When selling a business or business asset, small business owners can take advantage of tax concessions and contribute some of or all of the sale proceeds to their superannuation fund without breaching superannuation contribution caps. It can be a great way of boosting superannuation balances.

However, there are a few things to keep in mind to make this work. To ensure the capital realised from a business sale doesn’t attract capital gains tax (CGT), there are four CGT concessions for small businesses to consider:

The 15-year exemption

The 15-year exemption allows for contributions to superannuation funds that sit outside the usual caps. This is the most valuable concession, as it allows a full exemption from CGT on the sale of a business. This exemption allows a contribution of the total sale proceeds of a business up to the CGT cap which is $1.705 million for the 2024 financial year. For example, if an asset is sold for $1.5 million, the full $1.5 million can be contributed to superannuation under this exemption.

To qualify for this concession, a business owner:

  • must have owned the business asset for more than 15 years consecutively
  • must be over 55 and have the sale happen in connection with retirement, or be permanently incapacitated
  • no other small business CGT concessions can be applied

The 50 per cent reduction

Small businesses can reduce the capital gain on the sale of a business or business asset by 50 per cent, in addition to the CGT discount if conditions are met. After applying any current or prior year capital losses and the CGT discount (if applicable), any remaining capital gain is reduced by 50 per cent.

The retirement exemption

This concession allows for a $500,000 reduction in the assessable capital gain of a business. Much like the 15-year exemption, the retirement exemption also allows for contributions to superannuation of up to $500,000 that sit outside the usual caps. However, this is different to the 15-year exemption as it is based on the exempt capital gain, not the total sale proceeds.

Conditions for the concession include:

  • the $500,000 exempt capital is a lifetime limit for each individual
  • if under 55, the amount must be paid into superannuation
  • if over 55, it is optional to pay the amount into superannuation

The small business roll-over

The small business roll-over allows the capital gain to be rolled over into another active business asset. If you choose the roll-over, the capital gain will not be included in your assessable income. If no asset is acquired after two years, then the capital gain arises again at this point. Alternatively, if a replacement asset is acquired and subsequently sold the retirement exemption may be applied without retesting of the CGT concession criteria. This allows a contribution into superannuation on a sale that may not otherwise be available.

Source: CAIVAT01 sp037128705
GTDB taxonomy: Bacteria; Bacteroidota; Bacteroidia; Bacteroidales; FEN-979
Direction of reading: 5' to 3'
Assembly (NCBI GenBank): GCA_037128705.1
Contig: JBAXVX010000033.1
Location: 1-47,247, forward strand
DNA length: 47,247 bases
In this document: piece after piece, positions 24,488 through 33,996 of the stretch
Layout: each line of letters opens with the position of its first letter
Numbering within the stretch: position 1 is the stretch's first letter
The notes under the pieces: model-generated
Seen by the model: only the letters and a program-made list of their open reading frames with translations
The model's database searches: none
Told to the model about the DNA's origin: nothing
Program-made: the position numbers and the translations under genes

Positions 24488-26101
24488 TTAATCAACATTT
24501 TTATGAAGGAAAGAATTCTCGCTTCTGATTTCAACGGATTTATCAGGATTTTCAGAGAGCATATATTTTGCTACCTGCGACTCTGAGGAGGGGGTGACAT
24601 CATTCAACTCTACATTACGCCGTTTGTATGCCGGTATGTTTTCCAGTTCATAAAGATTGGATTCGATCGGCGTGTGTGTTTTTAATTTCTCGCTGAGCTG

Other considerations

CGT and the CGT exemptions only apply to capital gains. CGT concessions do not apply to gains such as those on the sale of plant and equipment or trading stock as they are taxed under a different section of the Income Tax Assessment Act. As a result, there may be a substantial tax bill where plant and equipment has previously been fully deducted under the temporary full expensing concessions and the assets are sold.

It is important to consider the timing of the sale, that is, what is the date that that the funds must be contributed to superannuation under the relevant concession.

Even outside the small business CGT regime, there are ways individuals can boost their superannuation, subject to being eligible to contribute concessional or non-concessional amounts, including:

  • Bringing forward non-concessional contributions – each member can bring forward their non-concessional contributions for three years to contribute $330,000 each.
  • Carrying back concessional contributions – members that have balance of less than $500,000 can carry back unused concessional contributions for the previous five years to obtain a larger tax deduction in the contribution year.

The rules can be complex to navigate, so it is prudent to seek professional assistance.